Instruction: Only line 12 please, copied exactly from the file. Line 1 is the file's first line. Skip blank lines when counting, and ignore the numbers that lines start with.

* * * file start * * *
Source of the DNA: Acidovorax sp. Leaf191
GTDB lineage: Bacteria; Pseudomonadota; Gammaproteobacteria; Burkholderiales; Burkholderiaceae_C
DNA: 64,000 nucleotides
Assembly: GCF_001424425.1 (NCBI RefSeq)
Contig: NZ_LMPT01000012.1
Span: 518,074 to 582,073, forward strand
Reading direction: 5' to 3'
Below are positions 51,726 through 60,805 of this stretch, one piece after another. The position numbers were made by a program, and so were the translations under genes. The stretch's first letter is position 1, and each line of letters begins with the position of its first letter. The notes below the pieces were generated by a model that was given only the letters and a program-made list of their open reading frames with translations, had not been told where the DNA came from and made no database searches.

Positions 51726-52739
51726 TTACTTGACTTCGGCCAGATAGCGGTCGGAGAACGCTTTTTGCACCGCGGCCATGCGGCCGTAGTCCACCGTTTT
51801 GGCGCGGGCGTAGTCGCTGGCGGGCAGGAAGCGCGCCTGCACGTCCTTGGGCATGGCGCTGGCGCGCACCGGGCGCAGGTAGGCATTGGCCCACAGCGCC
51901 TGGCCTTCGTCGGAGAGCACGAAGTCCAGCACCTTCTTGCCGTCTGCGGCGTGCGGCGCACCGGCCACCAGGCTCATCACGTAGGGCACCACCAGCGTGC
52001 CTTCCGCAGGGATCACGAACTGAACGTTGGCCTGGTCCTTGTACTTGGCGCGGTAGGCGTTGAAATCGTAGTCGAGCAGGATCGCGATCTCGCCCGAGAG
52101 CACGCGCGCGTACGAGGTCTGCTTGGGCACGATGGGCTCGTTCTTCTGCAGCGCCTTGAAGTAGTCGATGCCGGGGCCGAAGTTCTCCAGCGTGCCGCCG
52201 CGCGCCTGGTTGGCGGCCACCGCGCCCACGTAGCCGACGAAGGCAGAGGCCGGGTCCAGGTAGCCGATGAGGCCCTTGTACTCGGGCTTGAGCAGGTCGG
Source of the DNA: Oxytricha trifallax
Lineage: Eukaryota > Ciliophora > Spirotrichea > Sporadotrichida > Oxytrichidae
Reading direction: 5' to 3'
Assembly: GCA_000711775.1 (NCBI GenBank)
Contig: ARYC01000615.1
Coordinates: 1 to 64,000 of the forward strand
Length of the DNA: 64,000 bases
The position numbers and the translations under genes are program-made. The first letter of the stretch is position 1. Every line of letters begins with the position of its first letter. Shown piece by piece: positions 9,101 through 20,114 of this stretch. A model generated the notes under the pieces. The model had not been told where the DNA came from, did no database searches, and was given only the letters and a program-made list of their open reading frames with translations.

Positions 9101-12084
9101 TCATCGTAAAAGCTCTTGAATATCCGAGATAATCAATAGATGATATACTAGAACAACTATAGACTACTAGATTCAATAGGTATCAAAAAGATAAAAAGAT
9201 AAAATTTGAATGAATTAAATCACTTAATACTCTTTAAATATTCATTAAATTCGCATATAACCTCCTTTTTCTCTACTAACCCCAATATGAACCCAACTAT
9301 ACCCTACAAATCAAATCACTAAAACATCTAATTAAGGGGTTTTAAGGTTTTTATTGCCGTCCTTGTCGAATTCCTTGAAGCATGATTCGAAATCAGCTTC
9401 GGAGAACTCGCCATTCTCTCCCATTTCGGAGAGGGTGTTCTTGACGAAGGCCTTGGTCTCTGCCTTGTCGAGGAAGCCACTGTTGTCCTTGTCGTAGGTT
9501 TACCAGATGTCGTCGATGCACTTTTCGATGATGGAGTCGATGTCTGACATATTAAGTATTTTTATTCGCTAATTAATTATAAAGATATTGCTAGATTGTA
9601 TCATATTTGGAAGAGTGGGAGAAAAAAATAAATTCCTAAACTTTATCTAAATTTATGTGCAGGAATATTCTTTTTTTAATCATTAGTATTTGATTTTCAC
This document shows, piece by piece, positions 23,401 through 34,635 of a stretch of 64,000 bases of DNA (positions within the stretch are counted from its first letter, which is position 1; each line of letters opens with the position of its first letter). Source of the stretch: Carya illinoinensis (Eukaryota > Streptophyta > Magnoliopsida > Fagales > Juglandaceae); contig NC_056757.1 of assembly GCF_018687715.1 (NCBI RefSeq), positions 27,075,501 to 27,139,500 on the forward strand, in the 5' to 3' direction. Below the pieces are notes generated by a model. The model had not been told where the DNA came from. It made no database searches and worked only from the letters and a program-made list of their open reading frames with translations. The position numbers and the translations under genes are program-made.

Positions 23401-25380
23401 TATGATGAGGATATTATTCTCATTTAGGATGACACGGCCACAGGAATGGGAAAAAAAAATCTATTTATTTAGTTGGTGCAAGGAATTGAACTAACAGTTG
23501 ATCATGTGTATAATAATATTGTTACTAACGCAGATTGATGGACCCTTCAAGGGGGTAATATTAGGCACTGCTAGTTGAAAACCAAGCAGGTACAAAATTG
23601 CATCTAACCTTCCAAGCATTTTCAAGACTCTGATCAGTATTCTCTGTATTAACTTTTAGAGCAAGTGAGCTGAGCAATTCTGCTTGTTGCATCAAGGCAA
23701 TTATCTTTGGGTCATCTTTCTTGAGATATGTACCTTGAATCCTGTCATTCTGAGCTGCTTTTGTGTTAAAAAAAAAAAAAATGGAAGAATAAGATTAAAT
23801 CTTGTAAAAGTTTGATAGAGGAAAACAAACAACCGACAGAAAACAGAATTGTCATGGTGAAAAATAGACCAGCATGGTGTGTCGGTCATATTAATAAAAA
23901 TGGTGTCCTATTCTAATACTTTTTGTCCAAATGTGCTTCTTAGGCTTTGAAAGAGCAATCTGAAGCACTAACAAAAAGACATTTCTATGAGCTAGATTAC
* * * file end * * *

51901 TGGCCTTCGTCGGAGAGCACGAAGTCCAGCACCTTCTTGCCGTCTGCGGCGTGCGGCGCACCGGCCACCAGGCTCATCACGTAGGGCACCACCAGCGTGC